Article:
What does the Constitution say about impeachment?

While the United States Constitution does provide broad guidelines, it often lacks details when it comes to the specifics of how some practices are implemented. This is the case when it comes to impeachment, Smith tells Reader’s Digest. Aside from saying that the House of Representatives has the sole power of impeachment and the Senate has the sole power to try impeachment charges, along with stipulating what constitutes an impeachable offense and the potential consequences of a conviction, the Constitution keeps it pretty vague when it comes to the impeachment process.

“There are lots of situations like this where the Constitution speaks in vague terms, and then we have to sort it out later,” Smith explains. “Sometimes in sorting it out, we draw inferences from what we think the point of the provision is. Or sometimes we look to historical understandings [of an issue] or what certain language would have meant at the time [the provision was written]. And sometimes we look at precedent, which in this case refers to what Congress has done in [in this situation] in the past.”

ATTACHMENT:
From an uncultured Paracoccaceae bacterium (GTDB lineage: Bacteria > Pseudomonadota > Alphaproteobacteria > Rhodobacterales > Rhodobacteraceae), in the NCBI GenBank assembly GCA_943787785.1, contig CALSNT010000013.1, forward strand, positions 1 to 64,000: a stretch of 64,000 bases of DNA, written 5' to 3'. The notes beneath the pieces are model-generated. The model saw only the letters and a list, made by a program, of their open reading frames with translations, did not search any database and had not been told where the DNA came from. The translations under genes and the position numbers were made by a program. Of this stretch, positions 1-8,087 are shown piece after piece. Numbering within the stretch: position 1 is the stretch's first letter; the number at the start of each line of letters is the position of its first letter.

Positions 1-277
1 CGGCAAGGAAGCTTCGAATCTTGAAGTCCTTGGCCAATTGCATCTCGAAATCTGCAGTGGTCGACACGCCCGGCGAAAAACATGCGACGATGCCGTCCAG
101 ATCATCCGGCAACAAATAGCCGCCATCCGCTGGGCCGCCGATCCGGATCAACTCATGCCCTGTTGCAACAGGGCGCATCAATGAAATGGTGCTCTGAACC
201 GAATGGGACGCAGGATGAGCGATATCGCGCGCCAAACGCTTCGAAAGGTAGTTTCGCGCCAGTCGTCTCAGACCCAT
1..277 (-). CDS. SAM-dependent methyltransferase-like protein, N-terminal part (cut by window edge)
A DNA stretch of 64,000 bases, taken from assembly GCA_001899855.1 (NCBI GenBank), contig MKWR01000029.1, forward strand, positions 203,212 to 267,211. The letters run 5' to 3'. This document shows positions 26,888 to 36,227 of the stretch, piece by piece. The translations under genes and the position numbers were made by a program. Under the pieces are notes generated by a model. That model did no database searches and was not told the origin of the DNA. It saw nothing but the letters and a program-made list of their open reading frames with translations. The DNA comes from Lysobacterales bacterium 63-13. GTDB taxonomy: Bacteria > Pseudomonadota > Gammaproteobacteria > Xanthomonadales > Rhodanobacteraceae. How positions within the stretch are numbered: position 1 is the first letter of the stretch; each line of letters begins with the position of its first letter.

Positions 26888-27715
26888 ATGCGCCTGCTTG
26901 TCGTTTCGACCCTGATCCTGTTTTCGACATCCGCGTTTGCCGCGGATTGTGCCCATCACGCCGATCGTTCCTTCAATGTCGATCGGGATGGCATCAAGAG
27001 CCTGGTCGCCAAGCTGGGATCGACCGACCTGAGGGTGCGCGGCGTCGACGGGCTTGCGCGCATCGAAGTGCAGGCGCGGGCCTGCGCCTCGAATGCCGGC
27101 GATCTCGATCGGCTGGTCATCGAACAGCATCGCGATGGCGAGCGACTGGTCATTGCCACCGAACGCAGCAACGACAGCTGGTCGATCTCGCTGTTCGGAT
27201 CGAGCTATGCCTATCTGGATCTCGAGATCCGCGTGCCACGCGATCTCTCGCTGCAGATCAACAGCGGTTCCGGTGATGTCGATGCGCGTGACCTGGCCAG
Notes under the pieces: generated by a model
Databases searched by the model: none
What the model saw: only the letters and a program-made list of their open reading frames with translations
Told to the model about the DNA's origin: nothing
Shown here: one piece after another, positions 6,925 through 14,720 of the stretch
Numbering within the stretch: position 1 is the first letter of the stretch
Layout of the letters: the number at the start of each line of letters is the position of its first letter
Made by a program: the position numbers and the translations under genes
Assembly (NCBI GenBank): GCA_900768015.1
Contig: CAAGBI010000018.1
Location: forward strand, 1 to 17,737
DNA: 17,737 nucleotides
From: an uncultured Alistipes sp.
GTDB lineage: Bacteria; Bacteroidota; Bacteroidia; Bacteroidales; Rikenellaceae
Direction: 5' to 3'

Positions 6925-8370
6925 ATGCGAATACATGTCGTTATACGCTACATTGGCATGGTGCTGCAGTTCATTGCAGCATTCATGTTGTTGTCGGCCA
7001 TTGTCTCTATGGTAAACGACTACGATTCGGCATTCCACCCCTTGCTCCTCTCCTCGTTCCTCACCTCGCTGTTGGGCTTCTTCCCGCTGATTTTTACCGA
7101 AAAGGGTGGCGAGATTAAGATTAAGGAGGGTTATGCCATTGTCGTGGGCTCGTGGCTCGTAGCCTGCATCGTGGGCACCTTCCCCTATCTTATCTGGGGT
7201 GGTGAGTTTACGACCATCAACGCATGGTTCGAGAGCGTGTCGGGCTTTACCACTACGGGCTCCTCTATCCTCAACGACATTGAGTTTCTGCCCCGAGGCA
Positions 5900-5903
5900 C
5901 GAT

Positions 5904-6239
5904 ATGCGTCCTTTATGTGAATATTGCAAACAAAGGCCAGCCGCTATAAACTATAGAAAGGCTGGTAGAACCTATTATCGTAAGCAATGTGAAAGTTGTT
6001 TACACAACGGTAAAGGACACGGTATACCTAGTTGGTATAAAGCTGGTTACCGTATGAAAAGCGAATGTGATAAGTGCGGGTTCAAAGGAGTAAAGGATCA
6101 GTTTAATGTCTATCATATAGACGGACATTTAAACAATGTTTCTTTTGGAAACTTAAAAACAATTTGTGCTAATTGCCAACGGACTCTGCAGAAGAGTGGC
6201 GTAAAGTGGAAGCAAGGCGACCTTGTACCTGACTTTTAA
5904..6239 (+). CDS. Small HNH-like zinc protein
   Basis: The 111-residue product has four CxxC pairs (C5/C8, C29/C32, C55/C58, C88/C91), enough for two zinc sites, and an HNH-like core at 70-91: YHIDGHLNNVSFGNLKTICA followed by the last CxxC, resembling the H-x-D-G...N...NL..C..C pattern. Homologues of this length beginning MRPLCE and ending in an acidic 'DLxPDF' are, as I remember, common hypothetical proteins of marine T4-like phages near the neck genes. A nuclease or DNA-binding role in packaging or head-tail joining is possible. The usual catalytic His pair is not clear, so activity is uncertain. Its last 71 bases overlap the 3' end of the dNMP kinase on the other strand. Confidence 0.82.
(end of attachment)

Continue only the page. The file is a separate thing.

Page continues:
Can a president be impeached after their term is over?

Before getting into the historical precedent, this is a good time for a reminder that impeachment is separate from removal from office. The House of Representatives voted to impeach Trump on January 13, so that part is already done, and the question of whether a president can be impeached after their term is over doesn’t apply here. Having said that, Smith points to the case of Senator William Blout, who, in 1797, was technically impeached after he had left office—though being a member of Congress instead of the president, the circumstances were different. In the mood for some presidential trivia? Here are 52 astonishing facts you never knew about U.S. presidents.

Can a Senate impeachment trial take place after a president’s term is over?